A simple drug that halves the risk of death from COVID-19

Researchers at the University of Maryland in the U.S. have found that aspirin is a potential means of reducing the mortality rate from coronavirus by controlling complications.

The scientists conducted scientific work involving 412 infected patients. They were all hospitalized with symptoms of varying severity, Daily Mail reports.

314 of them did not receive aspirin during treatment. The remaining 98 took the drug within 24 hours of admission or 7 days before hospitalization. After that, the specialists analyzed the effect of aspirin on the need for artificial lung ventilation and admission to the intensive care unit. The mortality rate for all subjects was also calculated.

Researchers found that taking low-dose tablets daily can reduce the likelihood of getting into the intensive care unit or a room on a ventilator by more than 40%. In addition, it almost halves the risk of death from infection – by 47%.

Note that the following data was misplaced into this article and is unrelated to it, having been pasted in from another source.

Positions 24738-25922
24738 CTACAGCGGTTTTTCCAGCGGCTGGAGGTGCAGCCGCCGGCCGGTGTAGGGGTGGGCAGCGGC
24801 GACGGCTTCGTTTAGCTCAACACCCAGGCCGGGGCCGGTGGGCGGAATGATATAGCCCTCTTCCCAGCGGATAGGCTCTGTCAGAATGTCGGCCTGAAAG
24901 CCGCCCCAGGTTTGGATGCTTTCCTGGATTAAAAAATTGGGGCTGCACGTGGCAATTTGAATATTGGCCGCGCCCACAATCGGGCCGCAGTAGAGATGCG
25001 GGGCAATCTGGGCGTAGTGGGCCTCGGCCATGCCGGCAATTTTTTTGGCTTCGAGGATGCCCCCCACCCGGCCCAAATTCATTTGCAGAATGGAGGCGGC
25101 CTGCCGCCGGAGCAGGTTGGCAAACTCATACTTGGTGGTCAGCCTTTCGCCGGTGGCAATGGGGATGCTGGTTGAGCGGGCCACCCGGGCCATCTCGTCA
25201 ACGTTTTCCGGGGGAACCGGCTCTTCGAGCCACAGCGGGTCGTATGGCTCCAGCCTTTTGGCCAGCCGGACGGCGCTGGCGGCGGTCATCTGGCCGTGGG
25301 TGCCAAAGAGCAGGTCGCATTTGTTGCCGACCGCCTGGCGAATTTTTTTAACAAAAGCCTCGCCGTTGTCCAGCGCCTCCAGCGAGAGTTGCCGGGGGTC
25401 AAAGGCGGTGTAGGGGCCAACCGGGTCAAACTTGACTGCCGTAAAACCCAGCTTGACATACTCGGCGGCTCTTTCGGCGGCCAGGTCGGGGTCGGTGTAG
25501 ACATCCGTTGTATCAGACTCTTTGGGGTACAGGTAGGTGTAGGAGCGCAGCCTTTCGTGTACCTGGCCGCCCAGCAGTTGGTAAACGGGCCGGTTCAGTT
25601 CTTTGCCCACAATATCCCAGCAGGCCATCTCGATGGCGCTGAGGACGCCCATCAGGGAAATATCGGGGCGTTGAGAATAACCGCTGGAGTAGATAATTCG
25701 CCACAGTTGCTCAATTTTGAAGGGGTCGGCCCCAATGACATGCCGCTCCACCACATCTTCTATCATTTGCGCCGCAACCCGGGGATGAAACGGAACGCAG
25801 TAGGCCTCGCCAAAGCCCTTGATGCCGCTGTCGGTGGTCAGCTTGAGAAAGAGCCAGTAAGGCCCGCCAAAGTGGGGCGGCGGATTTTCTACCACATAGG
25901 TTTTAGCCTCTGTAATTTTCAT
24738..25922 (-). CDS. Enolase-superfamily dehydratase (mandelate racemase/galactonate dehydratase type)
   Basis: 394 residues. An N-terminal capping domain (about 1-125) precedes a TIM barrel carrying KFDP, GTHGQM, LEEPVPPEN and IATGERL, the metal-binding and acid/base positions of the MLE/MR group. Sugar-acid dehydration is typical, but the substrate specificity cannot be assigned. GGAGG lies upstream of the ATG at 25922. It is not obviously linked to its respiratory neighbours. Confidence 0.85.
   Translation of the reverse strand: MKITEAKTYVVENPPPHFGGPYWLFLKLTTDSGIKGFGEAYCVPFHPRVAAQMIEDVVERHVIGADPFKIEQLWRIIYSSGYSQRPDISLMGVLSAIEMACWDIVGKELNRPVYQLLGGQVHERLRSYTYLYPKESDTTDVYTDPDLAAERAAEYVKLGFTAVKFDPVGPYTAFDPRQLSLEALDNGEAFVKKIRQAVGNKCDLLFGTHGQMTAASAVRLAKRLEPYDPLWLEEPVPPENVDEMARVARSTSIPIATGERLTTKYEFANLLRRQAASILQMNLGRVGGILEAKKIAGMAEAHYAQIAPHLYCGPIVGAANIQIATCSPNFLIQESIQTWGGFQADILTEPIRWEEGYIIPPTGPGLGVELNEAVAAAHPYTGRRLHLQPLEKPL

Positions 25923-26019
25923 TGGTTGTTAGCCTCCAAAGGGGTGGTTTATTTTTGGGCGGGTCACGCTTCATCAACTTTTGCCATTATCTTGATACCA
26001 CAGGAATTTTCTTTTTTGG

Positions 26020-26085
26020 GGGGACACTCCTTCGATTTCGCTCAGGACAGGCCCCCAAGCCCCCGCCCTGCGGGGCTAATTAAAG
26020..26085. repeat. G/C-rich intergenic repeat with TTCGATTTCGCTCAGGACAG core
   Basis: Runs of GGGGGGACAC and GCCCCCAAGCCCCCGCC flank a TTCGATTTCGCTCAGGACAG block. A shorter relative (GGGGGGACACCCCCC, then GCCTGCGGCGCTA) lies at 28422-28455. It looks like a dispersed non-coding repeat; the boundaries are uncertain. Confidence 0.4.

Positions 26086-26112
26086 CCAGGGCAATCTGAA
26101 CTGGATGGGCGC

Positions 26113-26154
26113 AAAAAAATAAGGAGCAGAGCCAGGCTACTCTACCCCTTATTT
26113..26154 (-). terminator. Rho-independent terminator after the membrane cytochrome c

It was found that among aspirin patients 35.7% of those infected needed to be connected to a ventilator, while in the second group, where no treatment was available, this figure was 48.4%.

The risk of need for intensive care when taking aspirin was also reduced by 12.2%.

Despite the positive results of the study, scientists insisted on conducting randomized controlled scientific work. This is necessary to establish a clearer link between aspirin use and the reduction of lung damage and mortality among those infected with coronavirus.

“If our discovery is confirmed, it will make aspirin the first widely available over-the-counter drug to reduce mortality in COVID-19 patients,” said research manager Dr. Jonathan Chow, associate professor of anesthesiology at UMSOM.